The company did not respond to that question or to requests for numbers of city vehicles cited in other cities where it has cameras.

Lakeland Mayor Buddy Fletcher and others at the city have been adamant in saying the cameras were installed to improve safety and not to generate money.

Drivers have been cited for nearly $2.1 million in red light violations as of Wednesday, and the city had collected $1.2 million in violations, Cook said.

The city has not spent any of the money collected. It sits in a bank account until two lawsuits against the city and the camera company have been resolved, he said.

City Manager Doug Thomas recently said money from red light cameras will go, at least in part, to help offset potential budget cuts at the Police Department.

The lawsuits filed against the city allege the cameras violate state traffic laws and laws governing how courts operate.

More county-owned than city-owned vehicles have been cited using the cameras. Eight citations have gone to the Polk County Sheriff's Office and three to county vehicles from other departments.

County employees are required to pay their own fines.

The Sheriff's Office requires that and adds stricter guidelines, said Chief Gary Hester, including a letter of guidance put into personnel files.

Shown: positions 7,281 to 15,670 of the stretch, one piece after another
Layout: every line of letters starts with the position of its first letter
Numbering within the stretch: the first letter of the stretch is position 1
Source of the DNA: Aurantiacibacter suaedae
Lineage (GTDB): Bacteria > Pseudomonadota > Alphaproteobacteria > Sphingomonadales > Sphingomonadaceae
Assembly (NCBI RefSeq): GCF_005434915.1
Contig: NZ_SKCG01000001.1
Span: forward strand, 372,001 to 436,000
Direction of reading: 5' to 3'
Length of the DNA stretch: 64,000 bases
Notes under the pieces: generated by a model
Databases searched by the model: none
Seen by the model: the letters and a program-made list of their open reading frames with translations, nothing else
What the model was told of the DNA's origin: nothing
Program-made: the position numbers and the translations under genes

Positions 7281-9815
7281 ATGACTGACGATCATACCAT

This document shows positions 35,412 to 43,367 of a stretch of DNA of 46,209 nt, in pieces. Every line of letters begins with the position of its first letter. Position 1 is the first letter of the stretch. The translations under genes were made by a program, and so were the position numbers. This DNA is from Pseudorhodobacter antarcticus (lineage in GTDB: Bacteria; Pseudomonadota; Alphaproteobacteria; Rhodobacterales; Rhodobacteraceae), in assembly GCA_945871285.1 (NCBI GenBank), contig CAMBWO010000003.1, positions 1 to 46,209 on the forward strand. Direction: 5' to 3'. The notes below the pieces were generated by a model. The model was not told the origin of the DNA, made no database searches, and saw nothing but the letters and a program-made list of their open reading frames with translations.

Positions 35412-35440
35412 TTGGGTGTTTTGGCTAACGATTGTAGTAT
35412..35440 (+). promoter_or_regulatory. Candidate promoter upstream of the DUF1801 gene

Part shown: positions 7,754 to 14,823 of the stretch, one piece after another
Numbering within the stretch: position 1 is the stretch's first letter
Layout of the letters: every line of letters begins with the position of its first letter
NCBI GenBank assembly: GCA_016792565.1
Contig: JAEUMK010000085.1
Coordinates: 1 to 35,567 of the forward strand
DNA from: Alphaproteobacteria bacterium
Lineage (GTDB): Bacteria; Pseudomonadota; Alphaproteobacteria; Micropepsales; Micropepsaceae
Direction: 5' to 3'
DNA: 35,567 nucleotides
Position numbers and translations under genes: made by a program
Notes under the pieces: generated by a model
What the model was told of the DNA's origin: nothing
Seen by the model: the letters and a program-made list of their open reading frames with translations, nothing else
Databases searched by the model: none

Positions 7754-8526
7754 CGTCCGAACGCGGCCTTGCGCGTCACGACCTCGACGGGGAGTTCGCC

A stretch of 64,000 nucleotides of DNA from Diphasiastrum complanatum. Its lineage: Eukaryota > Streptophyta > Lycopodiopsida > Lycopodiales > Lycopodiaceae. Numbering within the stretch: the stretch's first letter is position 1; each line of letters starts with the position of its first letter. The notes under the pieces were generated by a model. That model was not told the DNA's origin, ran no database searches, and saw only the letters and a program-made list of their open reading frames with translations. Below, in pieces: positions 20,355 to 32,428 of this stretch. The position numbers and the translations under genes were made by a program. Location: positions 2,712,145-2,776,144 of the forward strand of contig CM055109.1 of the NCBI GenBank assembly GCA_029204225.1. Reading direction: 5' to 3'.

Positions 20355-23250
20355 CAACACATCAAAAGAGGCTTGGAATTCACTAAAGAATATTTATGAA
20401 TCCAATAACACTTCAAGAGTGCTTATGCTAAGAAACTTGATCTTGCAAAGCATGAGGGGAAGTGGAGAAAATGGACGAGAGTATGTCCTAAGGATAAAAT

Of the sheriff's employees cited, six were detectives, one a court process server and one a worker driving an animal control vehicle, he said. One of the detectives, who was cited in September, received the notification too late, which voided the fine under the city's ordinance.

But that didn't mean the detective didn't have to pay up. Hester gave the detective two options: Give $125 to a charity or be suspended without pay for $125 of time. The detective opted for the donation.

"The whole purpose was equal discipline," Hester said. "I don't want that person to slide because of a technicality.

"It's dangerous to run red lights. And it's dangerous for cops to run red lights."